The dynamic study of the bladder and urethra to assess how they transport, store and release urine. The testing that is performed helps your doctor see how well your bladder and sphincter muscles work. The tests can also help explain symptoms you may be experiencing such as: incontinence (leaking of urine), frequent urination, sudden/strong urges to urinate, difficulty starting a urine stream, painful urination, difficulty emptying your bladder, or recurrent urinary infections.
Before the Procedure
Your physician may ask you to keep a daily diary for 3-7 days prior to testing, where you will give details of the time and amount of urination that occurs. Ask your doctor prior to scheduling about which medications that may need to be stopped prior to testing. Reschedule the test if you are currently being treated for a urinary tract infection.
You will need to arrive to your urodynamics test with a comfortably full bladder, and allow yourself at least one hour for completion of your test. There are several different types of urodynamics tests. Your physician will order the appropriate test according to the urinary symptoms you are experiencing, but most tests focus on the bladder’s ability to empty completely and steadily, while also indicating any abnormal contractions causing leakages to occur.
You will need to tell the urodynamics technician if you are having difficulty starting a stream, maintaining a stream, or if there is any interruption in your urine stream.
Minimally invasive urinary and rectal catheters will be used to precisely measure pressures within your bladder and abdomen. You may experience mild discomfort with the insertion of these catheters. We will strive to keep you as comfortable as possible during the entire test.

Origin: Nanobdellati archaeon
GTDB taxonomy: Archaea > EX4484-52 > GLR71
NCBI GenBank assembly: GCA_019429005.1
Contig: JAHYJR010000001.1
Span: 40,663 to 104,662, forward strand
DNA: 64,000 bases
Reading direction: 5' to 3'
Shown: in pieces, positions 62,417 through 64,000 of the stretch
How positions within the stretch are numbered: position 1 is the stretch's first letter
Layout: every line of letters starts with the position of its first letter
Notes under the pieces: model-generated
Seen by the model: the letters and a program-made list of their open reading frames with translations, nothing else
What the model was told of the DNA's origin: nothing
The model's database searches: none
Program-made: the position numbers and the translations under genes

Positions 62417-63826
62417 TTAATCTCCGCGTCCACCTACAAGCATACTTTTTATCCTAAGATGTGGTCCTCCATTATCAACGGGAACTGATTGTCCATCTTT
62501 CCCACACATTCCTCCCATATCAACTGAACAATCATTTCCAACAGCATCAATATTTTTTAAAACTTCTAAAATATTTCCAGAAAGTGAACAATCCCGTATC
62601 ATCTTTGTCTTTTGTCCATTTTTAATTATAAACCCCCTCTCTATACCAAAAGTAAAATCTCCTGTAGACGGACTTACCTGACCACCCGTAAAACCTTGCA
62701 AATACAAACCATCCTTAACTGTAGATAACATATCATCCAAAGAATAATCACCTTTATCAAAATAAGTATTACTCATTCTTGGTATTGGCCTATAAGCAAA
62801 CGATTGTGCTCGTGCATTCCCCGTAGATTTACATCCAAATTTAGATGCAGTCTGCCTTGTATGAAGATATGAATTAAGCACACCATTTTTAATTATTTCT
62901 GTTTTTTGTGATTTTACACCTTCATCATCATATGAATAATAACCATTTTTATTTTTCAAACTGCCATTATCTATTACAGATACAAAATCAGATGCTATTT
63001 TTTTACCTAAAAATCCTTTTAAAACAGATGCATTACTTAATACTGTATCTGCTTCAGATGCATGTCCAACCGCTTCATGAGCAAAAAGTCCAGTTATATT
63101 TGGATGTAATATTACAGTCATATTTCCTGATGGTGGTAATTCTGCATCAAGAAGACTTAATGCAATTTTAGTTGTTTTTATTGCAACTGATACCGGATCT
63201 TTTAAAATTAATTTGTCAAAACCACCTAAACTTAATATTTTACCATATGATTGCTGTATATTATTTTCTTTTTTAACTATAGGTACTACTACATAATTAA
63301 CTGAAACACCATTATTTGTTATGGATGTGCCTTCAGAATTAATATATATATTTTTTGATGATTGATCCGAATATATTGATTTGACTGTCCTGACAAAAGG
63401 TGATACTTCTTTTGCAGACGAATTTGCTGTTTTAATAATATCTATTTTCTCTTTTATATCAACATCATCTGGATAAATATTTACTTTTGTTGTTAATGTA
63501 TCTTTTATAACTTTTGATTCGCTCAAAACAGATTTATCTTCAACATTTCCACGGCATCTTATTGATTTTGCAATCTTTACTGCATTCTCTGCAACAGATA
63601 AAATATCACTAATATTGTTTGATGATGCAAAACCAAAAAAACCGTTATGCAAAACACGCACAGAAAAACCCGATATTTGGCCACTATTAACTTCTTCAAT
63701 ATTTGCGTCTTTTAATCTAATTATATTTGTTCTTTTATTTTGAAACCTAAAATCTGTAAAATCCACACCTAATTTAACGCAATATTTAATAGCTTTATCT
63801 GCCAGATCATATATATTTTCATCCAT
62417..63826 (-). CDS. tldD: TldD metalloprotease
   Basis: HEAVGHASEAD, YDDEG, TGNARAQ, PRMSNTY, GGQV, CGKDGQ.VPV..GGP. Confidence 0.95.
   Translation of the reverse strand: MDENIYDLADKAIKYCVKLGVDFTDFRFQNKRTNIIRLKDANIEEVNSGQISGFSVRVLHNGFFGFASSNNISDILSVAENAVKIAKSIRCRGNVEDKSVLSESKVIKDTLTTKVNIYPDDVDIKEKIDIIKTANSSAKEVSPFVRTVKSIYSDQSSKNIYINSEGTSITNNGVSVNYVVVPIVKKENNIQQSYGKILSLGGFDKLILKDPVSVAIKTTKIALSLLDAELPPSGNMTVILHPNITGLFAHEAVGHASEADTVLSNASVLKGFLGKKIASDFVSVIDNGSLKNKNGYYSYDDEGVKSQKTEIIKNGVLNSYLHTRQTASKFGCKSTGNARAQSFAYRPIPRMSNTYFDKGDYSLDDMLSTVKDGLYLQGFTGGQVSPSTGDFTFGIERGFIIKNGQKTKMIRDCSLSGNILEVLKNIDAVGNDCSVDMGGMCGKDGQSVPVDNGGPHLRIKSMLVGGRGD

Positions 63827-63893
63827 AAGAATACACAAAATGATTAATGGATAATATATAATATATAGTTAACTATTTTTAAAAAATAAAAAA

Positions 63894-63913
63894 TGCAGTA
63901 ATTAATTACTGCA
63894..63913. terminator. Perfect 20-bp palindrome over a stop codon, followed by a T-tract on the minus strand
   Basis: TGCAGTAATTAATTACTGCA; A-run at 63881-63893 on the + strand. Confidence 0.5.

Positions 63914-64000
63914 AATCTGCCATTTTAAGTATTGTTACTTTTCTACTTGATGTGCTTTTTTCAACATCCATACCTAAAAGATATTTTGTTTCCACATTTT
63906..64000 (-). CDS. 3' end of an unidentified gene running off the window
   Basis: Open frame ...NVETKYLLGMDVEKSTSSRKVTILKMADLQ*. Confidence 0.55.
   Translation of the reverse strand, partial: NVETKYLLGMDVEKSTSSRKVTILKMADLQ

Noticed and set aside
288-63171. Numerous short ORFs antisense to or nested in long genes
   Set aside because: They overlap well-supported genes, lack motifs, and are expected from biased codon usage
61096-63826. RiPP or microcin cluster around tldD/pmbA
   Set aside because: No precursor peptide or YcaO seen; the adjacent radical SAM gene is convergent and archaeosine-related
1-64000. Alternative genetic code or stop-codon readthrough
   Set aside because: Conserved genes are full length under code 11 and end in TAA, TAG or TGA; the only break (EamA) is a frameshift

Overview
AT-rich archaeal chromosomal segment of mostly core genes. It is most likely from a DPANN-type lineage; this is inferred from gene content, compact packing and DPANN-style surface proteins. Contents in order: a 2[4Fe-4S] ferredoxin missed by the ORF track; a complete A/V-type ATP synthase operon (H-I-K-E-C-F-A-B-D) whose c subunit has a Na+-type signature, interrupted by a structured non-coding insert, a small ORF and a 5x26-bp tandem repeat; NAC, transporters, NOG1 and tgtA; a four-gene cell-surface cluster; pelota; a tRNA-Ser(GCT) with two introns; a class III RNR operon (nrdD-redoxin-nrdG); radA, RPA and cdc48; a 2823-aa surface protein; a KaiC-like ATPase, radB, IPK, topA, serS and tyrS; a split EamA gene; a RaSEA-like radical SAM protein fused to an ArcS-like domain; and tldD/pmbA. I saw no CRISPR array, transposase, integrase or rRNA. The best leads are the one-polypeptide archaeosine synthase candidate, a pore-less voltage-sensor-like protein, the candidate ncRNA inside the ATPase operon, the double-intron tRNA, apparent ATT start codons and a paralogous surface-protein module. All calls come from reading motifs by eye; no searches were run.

After the Procedure
You will be able to resume all normal activities, including driving, after the procedure. Normally, you may experience mild discomfort with urination for several hours after the test. We encourage you to drink 8 oz of water every half-hour for 2 hours after the test. Taking a warm bath or holding a warm, damp washcloth over your urethral opening may also help.
A small number of patients may experience minor problems. The most common problems are:
• Increased frequency in passing urine
• Traces of blood in the urine
• Slight discomfort when passing urine
All of these symptoms are temporary and should go away quickly. The nurse will discuss this with you prior to leaving. You may receive a 1-2 day supply of antibiotics after the test to prevent any possible infection. If you experience pain, chills, or fever call your provider immediately for this may indicate an infection.